The Textbook Investigating Committee met twice in January 1962 to begin and plan its work and then held seven public hearings that year at which testimony was heard from individuals representing themselves or an organization. Hearings were held in Austin on January 17, 24, and 31, and on February 9; in Amarillo on February 26; and in San Antonio on April 2 and 3. The committee’s report includes mention of a hearing held in Dallas, though no such hearing appears in the report’s list of meetings and hearings. While the committee’s charge was to examine the content of American history textbooks that had been approved for use in Texas schools, economics and home economics textbooks, in addition to literary works used as assigned reading, also came under the committee’s consideration. American history textbooks discussed in the hearings included This Is Our Nation by Boller and Tilford (Webster Publishing Company, 1961); American History by Craven and Johnson (Ginn, 1961); Rise of the American Nation by Todd and Curti (Harcourt, Brace & World, 1961); This Is America’s Story by Wilder, Ludlum and Brown (Houghton Mifflin, 1961); The Story of American Freedom by Edna McGuire (Macmillan, 1961); Men and Nations by Mazour and Peoples (Harcourt, Brace and World, 1961); Magruder’s American Government by Magruder and McClenaghan (Allyn and Bacon, 1961); and History of a Free People by Bragdon and McCutcheon (Macmillan, 1961). Economics textbooks under examination were Economics for Our Times by Augustus H. Smith (McGraw-Hill, 1959), Economic Problems of Today by Klein and Colvin (Lyons and Carnahan, 1959), and Economics and You by Sol Holt (Scribner, 1956). Home economics textbooks receiving criticism were Family Living by Duvall (Macmillan, 1961), Personal Adjustment, Marriage and Family Living (Prentice-Hall, 1961) and Building Your Life (Prentice-Hall, 1959) by Landis and Landis, and The Consumer Investigates by Zu Tavern and Bullock (Lincoln (Neb.) University Publishing Co., 1954). Works of fiction discussed during testimony included Andersonville by MacKinley Kantor, The Way West and The Big Sky by A.B. Guthrie Jr., Marjorie Morningstar by Herman Wouk, Laughing Boy by Oliver La Farge, and The Grapes of Wrath by John Steinbeck.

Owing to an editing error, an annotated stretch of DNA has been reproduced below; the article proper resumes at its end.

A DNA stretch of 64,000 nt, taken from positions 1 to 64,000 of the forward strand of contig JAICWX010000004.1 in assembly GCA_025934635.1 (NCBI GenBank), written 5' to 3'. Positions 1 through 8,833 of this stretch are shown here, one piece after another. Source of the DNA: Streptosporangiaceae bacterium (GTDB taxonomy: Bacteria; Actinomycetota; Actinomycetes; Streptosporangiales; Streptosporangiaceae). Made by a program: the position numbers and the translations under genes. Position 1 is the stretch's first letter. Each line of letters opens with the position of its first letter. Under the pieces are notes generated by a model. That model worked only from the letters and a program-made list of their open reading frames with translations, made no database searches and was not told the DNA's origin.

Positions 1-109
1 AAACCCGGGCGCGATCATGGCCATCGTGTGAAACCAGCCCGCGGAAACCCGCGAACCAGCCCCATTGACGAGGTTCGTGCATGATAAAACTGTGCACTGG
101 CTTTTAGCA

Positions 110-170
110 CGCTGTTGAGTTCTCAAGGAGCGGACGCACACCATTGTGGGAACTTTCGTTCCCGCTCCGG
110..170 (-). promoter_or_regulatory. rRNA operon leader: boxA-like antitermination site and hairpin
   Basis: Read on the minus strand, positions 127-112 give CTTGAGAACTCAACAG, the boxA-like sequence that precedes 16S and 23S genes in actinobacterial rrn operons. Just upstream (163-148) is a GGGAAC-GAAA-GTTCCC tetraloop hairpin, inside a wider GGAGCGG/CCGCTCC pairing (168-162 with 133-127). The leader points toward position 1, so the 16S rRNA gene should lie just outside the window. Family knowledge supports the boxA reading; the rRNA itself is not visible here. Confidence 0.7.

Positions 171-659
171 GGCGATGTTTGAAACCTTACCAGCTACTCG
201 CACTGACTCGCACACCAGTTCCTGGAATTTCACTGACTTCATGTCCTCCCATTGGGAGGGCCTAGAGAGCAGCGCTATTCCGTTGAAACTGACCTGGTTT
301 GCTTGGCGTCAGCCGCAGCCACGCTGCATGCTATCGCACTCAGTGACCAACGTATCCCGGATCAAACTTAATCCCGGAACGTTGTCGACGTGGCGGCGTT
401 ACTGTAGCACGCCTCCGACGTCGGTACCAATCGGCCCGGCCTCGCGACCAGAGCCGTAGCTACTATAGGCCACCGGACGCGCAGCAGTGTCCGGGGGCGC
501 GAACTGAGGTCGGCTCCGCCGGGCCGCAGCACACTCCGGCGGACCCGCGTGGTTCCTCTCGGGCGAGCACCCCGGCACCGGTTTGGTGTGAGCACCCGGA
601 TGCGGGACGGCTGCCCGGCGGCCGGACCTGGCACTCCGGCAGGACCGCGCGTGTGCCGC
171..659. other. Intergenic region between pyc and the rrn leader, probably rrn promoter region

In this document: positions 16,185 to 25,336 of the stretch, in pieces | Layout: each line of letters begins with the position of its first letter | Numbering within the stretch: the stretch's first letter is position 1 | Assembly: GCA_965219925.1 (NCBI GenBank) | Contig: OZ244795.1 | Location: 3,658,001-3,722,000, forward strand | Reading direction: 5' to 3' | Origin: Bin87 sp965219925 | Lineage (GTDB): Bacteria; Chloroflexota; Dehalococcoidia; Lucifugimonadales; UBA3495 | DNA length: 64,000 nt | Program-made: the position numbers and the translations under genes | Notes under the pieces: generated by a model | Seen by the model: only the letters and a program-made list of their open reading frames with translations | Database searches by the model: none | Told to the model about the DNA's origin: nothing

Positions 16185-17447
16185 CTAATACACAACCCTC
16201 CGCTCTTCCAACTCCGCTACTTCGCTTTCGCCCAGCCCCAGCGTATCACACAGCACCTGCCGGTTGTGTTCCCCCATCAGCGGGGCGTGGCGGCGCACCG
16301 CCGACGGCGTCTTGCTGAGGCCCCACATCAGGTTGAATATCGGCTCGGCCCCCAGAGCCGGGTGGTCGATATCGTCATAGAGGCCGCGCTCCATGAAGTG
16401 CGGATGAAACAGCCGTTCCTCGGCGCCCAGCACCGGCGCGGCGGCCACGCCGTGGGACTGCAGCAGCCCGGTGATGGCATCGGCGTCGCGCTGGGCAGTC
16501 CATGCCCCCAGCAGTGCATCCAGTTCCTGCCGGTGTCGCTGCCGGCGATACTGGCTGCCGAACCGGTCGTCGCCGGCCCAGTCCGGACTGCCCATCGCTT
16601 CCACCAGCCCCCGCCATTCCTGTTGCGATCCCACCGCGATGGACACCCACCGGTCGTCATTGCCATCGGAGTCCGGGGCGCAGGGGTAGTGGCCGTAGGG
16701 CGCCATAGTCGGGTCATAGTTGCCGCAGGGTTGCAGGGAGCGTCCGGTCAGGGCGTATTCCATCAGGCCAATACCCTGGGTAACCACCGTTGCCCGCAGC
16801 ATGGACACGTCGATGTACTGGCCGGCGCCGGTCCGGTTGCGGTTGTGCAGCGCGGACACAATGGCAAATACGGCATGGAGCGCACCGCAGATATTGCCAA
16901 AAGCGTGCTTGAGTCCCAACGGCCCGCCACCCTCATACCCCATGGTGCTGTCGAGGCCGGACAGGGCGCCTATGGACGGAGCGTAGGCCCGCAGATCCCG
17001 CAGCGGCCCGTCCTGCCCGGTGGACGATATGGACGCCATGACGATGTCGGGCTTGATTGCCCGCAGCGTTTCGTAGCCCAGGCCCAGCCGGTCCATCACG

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Scope and Content of the Records

In response to controversy over the content of public school textbooks and assigned student reading in Texas in the 1950s and 1960s, the Texas House of Representatives Textbook Investigating Committee was created (House Simple Resolution 736, 57th Texas Legislature, Regular Session) in 1962 to study the contents of public school American history textbooks and report its findings to the House of Representatives before the end of the regular session of the 58th Legislature. Audiotapes, dating from 1962, document all of the committee’s public hearings and its two meetings held after the hearings. While the committee’s charge was to examine the content of American history textbooks that had been approved for use in Texas schools, economics and home economics textbooks, in addition to literary works used as assigned reading, also came under the committee’s consideration. Responsibility for choosing textbooks for the state’s public schools lies with the Texas State Board of Education, which asks publishers to revise the content of their textbooks to conform to state curriculum standards. The board appoints a Texas State Textbook Committee to serve in the annual textbook selection process.

Public hearings were held by the committee on January 17, 24, and 31, and on February 9, all in the Texas House of Representatives Main Committee Room at the Capitol in Austin. A public hearing was held on February 26 at the School Administration Building auditorium in Amarillo, and two public hearings were held on April 2 and 3 at the Sidney Lanier High School auditorium in San Antonio. After the hearings, the committee met twice, on June 25 and November 12, to discuss its work to complete a report to be submitted to the House of Representatives of the 58th Legislature. According to that report, the committee first met on January 3 and 10 to begin planning its work; recordings of those meetings are not included in these records, though minutes of the January 3 meeting appear in other records in the State Archives holdings (see Related Material).